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Dinteria Nr. 24

Dinteria Nr. 24

Contributions to the Flora and Vegetation of Namibia
Strohbach, Ben J. (Hrsg.)
12057
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12,50 €
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Dinteria Nr. 24

Editor: Ben J. Strohbach
Publisher: Namibia Scientific Society
Windhoek, 1994
Soft-cover, 17x24 cm, 36 pages, some tabellas


Content:

- Seeds at the Royal Botanic Garden, Kew - from field to bank for users and the future. H.D.V. Prendergast

- Effect of polyphenolics on the nutritional value of Namibian range forage. PJ. Strydom and WA. Smith

- A contribution to the algal phytogeography of the southern African west coast -a case study at Elizabeth Bay, Namibia. Antje Gunster


From "A contribution to the algal phytogeography of the southern African west coast - a case study at Elizabeth Bay, Namibia":

Antje Gunster

ABSTRACT: The diversity of the macroalgal flora at Elizabeth Bay was determined at relatively undisturbed sites to serve as baseline data for further monitoring of a possible impact of mine tailings disposal. Twenty-two species had never been recorded at Elizabeth Bay before, which is attributed to the poor sampling record.

INTRODUCTION: The Namibian coastline is known for its diverse fauna and flora, caused by the cold Benguela current and regular upwelling (Andrews & Hutchings 1980; Branch & Griffiths 1988). Although the general biogeography of the Namibian seaweed flora has been studied (Lawson et al. 1990; Engledow et al. 1992), detailed surveys are lacking for most of the coastline (Bolton 1986; Molloy 1990). The area south of Liideritz is of special interest, since it is (a) affected by a centre of strong upwelling and (b) because of the abundance of diverse rocky habitats with different degrees of exposure to wave action which offer a variety of niches for seaweed species (Molloy 1990; Engledow et al. 1992). Seaweed species had been collected in 1957 at Elizabeth Bay, about 30 km south of Liideritz (Lawson et al. 1990), but only 45 species were identified.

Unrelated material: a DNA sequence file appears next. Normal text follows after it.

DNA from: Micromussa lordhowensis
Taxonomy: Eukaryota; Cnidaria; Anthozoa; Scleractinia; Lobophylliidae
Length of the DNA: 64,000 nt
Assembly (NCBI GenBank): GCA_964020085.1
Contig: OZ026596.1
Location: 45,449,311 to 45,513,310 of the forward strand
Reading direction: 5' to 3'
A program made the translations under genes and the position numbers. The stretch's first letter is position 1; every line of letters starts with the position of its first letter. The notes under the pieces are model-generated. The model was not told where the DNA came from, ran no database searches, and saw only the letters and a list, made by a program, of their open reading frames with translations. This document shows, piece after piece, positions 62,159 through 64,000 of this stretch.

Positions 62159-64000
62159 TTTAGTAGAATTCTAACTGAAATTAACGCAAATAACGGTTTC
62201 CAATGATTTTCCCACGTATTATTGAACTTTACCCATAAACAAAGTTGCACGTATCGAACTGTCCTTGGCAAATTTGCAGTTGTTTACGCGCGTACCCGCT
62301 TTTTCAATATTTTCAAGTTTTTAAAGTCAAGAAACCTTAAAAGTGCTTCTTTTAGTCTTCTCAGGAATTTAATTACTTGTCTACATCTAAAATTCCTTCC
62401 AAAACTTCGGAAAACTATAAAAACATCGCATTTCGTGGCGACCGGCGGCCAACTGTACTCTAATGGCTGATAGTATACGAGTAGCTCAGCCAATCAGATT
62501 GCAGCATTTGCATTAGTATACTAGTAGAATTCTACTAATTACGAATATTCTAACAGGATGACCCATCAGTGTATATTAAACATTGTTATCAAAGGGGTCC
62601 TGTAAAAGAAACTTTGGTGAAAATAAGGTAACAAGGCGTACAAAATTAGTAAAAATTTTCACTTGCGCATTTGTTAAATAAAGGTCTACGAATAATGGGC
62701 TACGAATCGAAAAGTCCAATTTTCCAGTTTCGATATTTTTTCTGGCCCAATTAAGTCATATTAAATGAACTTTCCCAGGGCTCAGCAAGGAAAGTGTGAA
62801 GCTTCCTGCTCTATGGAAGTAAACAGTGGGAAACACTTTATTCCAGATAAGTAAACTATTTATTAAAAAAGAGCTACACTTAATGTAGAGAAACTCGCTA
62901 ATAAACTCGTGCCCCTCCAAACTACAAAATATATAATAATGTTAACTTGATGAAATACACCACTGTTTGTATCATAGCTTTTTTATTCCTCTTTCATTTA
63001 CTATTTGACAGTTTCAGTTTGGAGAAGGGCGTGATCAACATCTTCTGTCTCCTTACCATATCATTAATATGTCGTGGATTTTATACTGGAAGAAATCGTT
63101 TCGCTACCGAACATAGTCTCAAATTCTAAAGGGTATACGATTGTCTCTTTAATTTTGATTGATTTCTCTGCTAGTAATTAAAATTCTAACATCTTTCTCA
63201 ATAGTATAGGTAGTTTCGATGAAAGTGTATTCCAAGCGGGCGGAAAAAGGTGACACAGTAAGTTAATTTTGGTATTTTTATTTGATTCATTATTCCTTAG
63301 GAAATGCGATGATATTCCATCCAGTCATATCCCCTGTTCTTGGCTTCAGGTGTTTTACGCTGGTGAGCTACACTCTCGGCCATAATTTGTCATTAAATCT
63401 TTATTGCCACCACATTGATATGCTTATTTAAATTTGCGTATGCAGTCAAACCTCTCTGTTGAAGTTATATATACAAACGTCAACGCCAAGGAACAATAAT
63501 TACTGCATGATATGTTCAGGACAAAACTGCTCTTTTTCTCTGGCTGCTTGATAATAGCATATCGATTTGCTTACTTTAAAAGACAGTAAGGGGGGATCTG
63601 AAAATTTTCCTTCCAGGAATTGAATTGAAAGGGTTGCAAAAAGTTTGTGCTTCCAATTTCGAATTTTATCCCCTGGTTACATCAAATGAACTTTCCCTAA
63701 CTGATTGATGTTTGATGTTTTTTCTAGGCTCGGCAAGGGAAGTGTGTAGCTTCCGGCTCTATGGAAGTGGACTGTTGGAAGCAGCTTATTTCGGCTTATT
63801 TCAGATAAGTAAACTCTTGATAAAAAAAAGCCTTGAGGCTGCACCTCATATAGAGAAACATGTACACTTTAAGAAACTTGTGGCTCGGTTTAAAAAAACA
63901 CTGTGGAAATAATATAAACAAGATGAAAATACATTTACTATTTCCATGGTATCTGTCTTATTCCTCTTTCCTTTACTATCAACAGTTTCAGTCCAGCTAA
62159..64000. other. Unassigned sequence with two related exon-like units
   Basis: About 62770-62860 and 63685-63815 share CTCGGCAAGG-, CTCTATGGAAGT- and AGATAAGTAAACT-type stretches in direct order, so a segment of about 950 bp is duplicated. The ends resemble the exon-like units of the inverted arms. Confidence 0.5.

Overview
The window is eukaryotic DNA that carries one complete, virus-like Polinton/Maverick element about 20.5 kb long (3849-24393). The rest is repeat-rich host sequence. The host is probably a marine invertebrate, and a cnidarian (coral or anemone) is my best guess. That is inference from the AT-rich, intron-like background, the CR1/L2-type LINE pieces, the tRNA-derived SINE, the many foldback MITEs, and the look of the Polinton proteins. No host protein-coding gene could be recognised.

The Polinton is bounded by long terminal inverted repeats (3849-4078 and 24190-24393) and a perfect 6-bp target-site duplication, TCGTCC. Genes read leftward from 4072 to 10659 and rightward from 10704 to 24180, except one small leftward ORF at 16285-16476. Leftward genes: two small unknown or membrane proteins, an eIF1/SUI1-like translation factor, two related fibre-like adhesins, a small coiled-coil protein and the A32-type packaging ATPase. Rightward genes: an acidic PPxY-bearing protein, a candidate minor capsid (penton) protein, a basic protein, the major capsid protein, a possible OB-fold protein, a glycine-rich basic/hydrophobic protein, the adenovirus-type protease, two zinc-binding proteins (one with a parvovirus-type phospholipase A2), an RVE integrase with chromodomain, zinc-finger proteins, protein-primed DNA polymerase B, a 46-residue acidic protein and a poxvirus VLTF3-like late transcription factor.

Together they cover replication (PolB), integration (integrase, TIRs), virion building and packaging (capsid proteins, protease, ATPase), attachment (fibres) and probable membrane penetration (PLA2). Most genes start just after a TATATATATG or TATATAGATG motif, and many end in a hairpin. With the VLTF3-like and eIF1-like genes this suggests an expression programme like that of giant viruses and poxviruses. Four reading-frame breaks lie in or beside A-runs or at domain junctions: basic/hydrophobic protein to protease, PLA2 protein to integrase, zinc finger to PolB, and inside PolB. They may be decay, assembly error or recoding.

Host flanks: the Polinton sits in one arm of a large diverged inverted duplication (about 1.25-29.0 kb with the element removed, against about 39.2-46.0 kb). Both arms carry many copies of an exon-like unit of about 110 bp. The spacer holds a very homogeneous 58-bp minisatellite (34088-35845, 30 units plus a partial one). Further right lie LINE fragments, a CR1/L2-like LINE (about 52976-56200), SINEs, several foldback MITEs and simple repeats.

Today, the bay is used to dispose fine tailings ( 1.4 mm) remaining after extracting diamonds. There has been considerable concern that the tailings affect the marine flora and fauna in the vicinity of the bay. The aim of this study was to describe the seaweed flora in relatively undisturbed habitats with exposure to different degrees of wave action similar to those in the impacted bay.

This survey focuses on the diversity of the macroalgal flora, thus complementing a study of intertidal rocky shores at Elizabeth Bay (Bustmante et al. 1993). In addition, the algal collections provide phytogeographical data to contribute to the ongoing discussion whether or not the west coast flora of southern Africa is cold temperate (Brown & Jarman 1978) or warm temperate (Bolton 1986). [...]